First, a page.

We held a wonderful planting event at Ladywell spiritual retreat in March. We invited Year 5 from St Edmunds to plant a hedgerow at Ladywell’s request. Criss-crossing the countryside, hedgerows are long rows of bushes and can be seen dividing up farmland and landscapes. They are often a mix of shrub and tree species.

Mainly used as barriers to prevent livestock from escaping from the fields or to form boundaries, hedgerows also have many ecological benefits. Older hedgerows support an amazing diversity of plants and animals providing wildlife with a home and food. Butterflies dormice, bank voles, harvest mice, hedgehogs, bats and birds can be found in hedgerows. They can also prevent soil erosion, capture pollutants such as fertilisers and pesticides running off fields, and store carbon to help combat climate change.

We planted Dogrose – a thorny climber, that weaves in between other shrubs, large pink or white five petalled flowers with a faint sweet smell, Bird cherry – which has mahogany coloured bark and in spring it has bowl-shaped white flowers, followed by small cherry-like fruit, Plum cherry – with an early white blossom, and yellow or red cherry like fruits which birds eat, Rowan – whose flowers provide pollen and nectar for bees and the berries are a rich source of autumn food for birds, especially the blackbird, and Spindle – which when it matures can grow to 9m and can live for more than 100 years!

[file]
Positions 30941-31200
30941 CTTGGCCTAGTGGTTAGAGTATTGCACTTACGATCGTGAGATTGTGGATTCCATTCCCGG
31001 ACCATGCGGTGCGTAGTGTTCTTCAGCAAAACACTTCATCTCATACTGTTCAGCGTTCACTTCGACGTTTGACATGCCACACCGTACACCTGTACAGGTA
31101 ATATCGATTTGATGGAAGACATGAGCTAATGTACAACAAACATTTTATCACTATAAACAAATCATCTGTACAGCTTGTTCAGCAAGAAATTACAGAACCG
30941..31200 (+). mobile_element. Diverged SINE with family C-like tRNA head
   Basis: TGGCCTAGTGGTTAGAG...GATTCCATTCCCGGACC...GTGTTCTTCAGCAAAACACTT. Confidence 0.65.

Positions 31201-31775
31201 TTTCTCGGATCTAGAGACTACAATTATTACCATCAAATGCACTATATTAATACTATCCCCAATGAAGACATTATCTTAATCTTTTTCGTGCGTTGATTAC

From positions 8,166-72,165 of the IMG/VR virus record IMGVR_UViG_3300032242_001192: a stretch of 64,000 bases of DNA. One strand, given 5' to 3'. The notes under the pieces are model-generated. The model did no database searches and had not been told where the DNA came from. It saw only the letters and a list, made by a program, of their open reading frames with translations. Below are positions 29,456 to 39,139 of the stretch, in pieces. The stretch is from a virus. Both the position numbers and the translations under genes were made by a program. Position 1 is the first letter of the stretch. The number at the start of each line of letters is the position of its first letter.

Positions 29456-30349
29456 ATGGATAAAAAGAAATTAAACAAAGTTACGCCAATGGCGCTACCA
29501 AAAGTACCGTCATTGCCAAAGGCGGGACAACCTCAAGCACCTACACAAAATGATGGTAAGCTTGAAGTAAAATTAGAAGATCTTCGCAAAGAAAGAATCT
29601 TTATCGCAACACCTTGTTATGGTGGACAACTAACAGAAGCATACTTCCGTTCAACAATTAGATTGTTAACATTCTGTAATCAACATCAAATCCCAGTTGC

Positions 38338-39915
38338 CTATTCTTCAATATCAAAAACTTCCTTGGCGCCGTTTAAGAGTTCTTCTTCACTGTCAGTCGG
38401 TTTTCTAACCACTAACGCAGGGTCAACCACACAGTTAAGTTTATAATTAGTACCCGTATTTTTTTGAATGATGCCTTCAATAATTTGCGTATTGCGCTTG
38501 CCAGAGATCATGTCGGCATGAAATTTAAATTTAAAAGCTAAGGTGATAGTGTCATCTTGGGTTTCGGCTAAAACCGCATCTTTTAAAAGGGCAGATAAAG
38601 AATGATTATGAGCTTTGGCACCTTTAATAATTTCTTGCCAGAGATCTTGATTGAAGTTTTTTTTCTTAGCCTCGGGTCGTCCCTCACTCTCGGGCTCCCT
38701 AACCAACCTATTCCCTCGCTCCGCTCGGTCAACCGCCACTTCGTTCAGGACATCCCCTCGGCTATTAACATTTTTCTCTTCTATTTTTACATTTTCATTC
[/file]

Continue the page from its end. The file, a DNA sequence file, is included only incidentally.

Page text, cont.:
Year 5 St Edmunds pupils started off the afternoon discussing climate change and the environmental impact we all have on the earth. They knew such a huge amount about climate crises, such as hurricanes, deforestation, wildfires, as well as what we can all do to help slow down the effects of climate change. Then we explored the woods that are already there identifying the different trees – no easy feet in winter when there are no leaves. But we managed! These children are very well informed! I was certainly impressed and so were the sisters who came along to help plant. With such a huge range of aged participants, it was a truly inter-generational workshop.

We finished off the afternoon with well-deserved sweet treats, courtesy of the sisters.

Get in touch if your school would like to get involved in one of our planting sessions.